Why Anarkali Shines Brighter than Lipstick.

Anarkali of Aarah vs lipstick under my burkha

Written by: Gargi Sengupta | Image: SMIW


Stumbling upon Anarkali Of Aarah – on TV – just a day after watching Lipstick Under My Burkha at the plex, certainly made me think if we pass too many things off as ‘happenstance’.


To be honest, had Lipstick not received the kind of attention it did, I would have never gone to the multiplex. On the contrary, I hardly knew anything about Anarkali before I read the reviews, and by the time I decided to watch it, there were no more shows available.

Both the movies have similar underpinnings: women’s empowerment, struggles of ‘small town’ women, focus on how a patriarchal mindset often decides a woman’s predefined role and ‘respectability’ in the society she lives in, among other parallels.


On each of those points, Anarkali, in my opinion, sets a far better example than the much hyped Lipstick.


Ironically, the movies released within a few months of each other. Yet, Swara Bhaskar’s nuanced performance was hardly the point of discourse on feminism, women’s empowerment, or even rape culture.

Not for a moment am I saying Lipstick doesn’t deserve the accolades it has garnered. It is a well-crafted movie with clever writing and brilliant performances.

The crude realities of not-so-privileged lives of four women in a not so ‘progressive’ neighbourhood of an otherwise ‘modern’ city, is deftly portrayed. You can relate to their struggles, their aspirations and their small triumphs.

It also paints a rather jarring – and not entirely untrue – picture of how women might treat regular intercourse. It’s not a dreamy sequence, nor a sensual one. It’s more a need, which in the movie’s context, is satisfied inside dingy store rooms and dirty loos. In contrast, the more sanitised insides of the bedroom is oppressive in each intimate sequence. It’s perhaps the truth behind so many closed doors.


Lipstick by all means is definitely ‘bold’, like Kaavya Pillai pointed out in her Spoilt Modern Film Review. However, it fails to truly ‘empower’ its central women characters.


None of the women make a stand for themselves in the narrative.

Rehana lies through her teeth to avoid confrontation with her conservative parents; Shireen lets her husband force himself upon her every night and yet is determined enough to track down and humiliate his mistress; Usha reads sleazy novels hidden between pious books and is eventually reduced to a pitiful creature; Leela is perhaps the only one out of the lot who shows some character but ends up being the vixen nonetheless.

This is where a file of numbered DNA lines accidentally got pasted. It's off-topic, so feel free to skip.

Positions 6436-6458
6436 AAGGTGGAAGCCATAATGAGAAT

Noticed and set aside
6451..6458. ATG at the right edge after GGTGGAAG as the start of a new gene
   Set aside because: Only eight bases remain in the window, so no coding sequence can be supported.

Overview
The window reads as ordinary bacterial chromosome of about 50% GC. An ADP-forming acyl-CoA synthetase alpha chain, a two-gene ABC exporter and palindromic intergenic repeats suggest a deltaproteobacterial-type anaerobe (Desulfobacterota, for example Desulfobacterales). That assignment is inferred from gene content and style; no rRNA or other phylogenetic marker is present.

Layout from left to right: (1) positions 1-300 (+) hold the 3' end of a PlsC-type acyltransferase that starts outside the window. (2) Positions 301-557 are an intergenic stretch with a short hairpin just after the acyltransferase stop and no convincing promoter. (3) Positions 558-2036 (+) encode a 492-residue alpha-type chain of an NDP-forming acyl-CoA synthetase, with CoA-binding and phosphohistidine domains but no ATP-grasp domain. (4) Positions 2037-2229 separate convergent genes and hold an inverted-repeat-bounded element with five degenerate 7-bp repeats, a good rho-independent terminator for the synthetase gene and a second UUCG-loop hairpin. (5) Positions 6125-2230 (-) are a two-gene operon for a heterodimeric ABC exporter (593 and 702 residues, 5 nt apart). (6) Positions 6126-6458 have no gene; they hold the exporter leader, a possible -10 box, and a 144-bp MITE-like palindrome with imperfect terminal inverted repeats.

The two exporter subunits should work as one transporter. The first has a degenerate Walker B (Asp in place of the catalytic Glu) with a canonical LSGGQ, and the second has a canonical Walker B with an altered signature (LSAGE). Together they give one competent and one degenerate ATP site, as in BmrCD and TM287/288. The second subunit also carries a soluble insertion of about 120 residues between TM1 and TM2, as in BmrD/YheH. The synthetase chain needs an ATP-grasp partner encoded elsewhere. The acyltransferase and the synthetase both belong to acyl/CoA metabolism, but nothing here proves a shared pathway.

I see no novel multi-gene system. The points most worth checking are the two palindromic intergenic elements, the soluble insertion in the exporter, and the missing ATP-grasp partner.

In the end, all four end up adhering to stereotypes, one way or the other.

A few minutes into the movie, there’s a sequence of Usha chancing upon an elderly widower. The man refers to her as Buaji, like everyone else does. I would have liked to see this awkward chance meeting turn into a full-blown romance instead of the elderly woman pining after a himbo who she clearly can’t reveal her true self to.

How is it that 50-somethings can’t have sexual / romantic feelings towards each other? Had this storyline been explored, Usha would still be judged and maligned, but she wouldn’t be reduced to a pitiable, forlorn old woman in the climax. Likewise, both Rehana and Shireen could have been more assertive with their respective family members, like they are outside the confines of their homes. As for Leela, I wished that she could be a little less flighty, maybe?

On the other hand, I got none of these feelings while watching Anarkali of Aarah.

Anarkali is ‘free meat’ for the archetypal Indian man by virtue of her profession. She sings and dances to songs full of innuendos. And yet, she fights back with all her might when a powerful man outrages her modesty publicly.


She refuses to cow down to her preordained station in society. She wears her profession and sexuality proudly.


Aarah is far behind in terms of ‘modernization’ from Bhopal. It doesn’t even have the quintessential symbols of urbanization, from which the women in Lipstick seemingly draw their strength from. Yet, its heroine packs more punches than all four protagonists of Lipstick taken together.

Lipstick’s makers stress that the film is feminist in that it explores women’s sexuality and desires. While that may be true, it is also true that the narrative keeps the women under their Burkhas – metaphorically – by binding them in their misery instead of making strong characters out of them.


A ‘happy’ ending doesn’t necessarily mean an idealistic one and that’s why as bright as Lipstick is, it is Anarkali, which, according to me, shines through as the superior film.


About the Author:

Gargi fancies herself as a left-brained, right leaning conscientious individual with a weakness for good food, films, and fiction.